While they share a continent, Harare, Zimbabwe, feels a world apart from Zanzibar, Tanzania. Zanzibar feels relaxed and easygoing; Zimbabwe is torn by political strife. Issues of national governance infuse every discussion.
The country needs a great deal of investment, but money is extremely tight. Unlike other countries I visited on my tour, there is substantial physical infrastructure. But it is old and dilapidated. In one government building I visited, the home of the National Arts Council, lighting fixtures dangle from ceilings and floor coverings are disintegrating. This is a shame because the arts community is very accomplished and sophisticated. For example, the National Museum will have a space in the upcoming Venice Biennale. This is unusual for an African nation.
But the arts community is very frustrated. They believe the political problems of the nation hold them back. They are concerned that many foreign artists won't perform there as a result. And the unstable political situation makes it less likely that foreign corporations and foundations will support their work. To make matters worse, they have a neighbor, South Africa, who has moved light years ahead in arts infrastructure, arts management, developing a funding base and achieving attention from the world of the arts. The Market Theatre in Johannesburg, for example, has earned international acclaim and funding, and is invited to perform in major venues in Europe and the United States.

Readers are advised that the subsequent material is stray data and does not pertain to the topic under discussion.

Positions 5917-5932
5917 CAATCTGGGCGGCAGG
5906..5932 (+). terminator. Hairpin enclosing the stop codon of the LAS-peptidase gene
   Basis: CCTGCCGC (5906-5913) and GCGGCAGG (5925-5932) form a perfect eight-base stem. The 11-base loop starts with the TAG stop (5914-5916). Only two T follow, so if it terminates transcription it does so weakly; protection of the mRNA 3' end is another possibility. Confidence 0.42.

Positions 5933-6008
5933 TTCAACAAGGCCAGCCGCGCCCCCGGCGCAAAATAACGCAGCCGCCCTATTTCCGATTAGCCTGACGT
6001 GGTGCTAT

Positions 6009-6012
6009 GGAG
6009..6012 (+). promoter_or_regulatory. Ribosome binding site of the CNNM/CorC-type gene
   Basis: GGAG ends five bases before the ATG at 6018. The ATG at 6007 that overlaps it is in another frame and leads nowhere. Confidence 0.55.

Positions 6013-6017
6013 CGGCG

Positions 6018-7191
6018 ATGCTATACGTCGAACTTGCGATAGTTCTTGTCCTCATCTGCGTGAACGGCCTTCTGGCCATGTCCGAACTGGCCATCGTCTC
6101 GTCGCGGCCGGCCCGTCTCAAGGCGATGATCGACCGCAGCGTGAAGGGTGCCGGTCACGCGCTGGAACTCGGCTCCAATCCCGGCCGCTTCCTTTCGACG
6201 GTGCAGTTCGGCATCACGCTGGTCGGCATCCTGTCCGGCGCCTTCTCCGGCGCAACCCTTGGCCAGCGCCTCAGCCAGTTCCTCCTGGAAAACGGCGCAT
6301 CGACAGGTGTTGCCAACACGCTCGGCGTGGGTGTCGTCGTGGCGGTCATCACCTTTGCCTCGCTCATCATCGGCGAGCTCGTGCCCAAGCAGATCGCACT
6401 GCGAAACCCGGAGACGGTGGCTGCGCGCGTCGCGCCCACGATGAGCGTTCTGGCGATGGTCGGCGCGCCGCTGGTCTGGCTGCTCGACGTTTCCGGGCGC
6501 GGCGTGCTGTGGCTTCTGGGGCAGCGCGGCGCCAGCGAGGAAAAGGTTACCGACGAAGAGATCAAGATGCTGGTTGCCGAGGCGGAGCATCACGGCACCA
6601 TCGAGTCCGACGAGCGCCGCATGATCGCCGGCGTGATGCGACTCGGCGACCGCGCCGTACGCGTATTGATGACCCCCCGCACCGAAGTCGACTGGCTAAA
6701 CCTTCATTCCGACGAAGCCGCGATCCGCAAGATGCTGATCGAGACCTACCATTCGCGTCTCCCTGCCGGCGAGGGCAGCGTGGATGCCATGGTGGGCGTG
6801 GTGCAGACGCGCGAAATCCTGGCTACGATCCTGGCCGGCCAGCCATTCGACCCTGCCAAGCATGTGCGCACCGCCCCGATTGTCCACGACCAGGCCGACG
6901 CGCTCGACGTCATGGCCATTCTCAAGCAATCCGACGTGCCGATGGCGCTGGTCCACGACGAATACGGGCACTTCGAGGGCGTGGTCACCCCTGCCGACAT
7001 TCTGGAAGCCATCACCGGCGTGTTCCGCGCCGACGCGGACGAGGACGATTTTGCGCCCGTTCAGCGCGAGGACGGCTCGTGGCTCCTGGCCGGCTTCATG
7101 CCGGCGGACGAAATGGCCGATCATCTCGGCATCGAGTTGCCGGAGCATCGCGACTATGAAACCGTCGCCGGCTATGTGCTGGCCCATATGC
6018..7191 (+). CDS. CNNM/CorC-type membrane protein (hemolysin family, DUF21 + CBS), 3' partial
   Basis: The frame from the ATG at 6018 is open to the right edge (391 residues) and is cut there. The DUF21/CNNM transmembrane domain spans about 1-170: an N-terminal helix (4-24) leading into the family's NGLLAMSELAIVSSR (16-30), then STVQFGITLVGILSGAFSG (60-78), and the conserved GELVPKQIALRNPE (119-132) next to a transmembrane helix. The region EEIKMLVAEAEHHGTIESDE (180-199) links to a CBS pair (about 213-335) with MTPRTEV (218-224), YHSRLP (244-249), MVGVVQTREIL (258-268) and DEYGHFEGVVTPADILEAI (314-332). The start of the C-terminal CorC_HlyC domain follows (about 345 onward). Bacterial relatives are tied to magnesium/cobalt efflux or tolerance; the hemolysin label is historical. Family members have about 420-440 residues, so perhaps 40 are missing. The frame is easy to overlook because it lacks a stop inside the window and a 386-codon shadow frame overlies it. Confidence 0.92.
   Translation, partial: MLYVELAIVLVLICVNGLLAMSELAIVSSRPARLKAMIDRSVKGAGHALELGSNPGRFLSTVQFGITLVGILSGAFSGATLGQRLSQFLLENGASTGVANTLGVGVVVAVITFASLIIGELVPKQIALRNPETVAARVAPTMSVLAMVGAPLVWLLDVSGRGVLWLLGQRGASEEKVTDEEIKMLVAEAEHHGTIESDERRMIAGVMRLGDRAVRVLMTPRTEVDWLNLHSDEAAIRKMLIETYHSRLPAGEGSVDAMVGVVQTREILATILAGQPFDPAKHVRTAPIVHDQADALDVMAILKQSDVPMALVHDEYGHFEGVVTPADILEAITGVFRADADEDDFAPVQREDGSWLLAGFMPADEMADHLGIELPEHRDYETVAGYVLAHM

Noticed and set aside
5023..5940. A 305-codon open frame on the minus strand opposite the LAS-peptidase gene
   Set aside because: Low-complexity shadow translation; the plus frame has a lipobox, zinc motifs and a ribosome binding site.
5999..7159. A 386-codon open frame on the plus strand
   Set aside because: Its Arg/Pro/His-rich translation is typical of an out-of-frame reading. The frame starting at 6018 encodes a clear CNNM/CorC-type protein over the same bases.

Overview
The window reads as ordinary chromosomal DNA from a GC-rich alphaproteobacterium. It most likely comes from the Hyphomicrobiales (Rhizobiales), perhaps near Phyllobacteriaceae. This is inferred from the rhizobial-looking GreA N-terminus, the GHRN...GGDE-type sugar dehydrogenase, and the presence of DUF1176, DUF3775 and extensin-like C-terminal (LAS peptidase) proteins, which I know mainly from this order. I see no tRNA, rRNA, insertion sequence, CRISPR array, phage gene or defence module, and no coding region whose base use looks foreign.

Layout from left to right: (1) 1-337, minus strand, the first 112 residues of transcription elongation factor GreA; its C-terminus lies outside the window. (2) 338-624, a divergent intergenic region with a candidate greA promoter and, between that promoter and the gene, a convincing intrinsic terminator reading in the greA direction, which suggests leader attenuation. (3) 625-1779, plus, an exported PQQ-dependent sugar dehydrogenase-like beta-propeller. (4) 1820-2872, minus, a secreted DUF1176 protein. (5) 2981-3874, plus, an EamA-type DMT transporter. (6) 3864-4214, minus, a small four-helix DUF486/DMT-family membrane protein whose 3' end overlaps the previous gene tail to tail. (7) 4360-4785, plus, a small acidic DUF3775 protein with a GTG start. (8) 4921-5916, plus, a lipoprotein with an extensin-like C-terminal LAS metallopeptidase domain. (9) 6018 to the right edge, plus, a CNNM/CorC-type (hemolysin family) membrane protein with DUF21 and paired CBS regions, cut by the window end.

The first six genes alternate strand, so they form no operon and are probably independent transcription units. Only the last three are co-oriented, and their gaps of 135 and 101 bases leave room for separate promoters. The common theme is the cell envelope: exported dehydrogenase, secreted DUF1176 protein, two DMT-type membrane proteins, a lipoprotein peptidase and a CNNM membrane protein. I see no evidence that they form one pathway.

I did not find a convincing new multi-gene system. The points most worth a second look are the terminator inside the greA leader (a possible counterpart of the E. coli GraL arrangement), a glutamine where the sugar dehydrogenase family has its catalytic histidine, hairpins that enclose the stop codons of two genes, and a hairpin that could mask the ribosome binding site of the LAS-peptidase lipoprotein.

There is clearly no lack of creativity or interest in the arts community of Harare and the other provinces of Zimbabwe, simply a lack of resources. The country has suffered enormous economic problems (inflation reached over 89 sextillion percent in 2008!) and the arts community has had a difficult time creating a funding base. No wonder so many people wanted to come to this session.
Many people traveled for hours to attend. (This was something that amazed me throughout my visit to Africa; people were willing to travel four or five hours each way, by bus, to participate in a class on arts management.)
At a meeting before the class, I sat with the head of the arts councils of both Zimbabwe and Namibia (who had also traveled a great distance to come to the session). We discussed the need for role model organizations and arts managers who could demonstrate how to create a successful arts organization and that it could be done. The sense of all parties involved in my visit, both government officials and arts managers, was that they wanted to learn more and that they were committed to trying new approaches to running their arts organizations. Everyone spent time at the reception after class discussing ways to implement the things they learned in class.
I could not help feel that if the political situation in Zimbabwe could stabilize, the arts community would be in a position to soar. While things are currently extremely challenging, the many talented and smart people I met made me optimistic about the future of the arts in Zimbabwe.
It was a sobering but inspiring way to end my tour to Africa.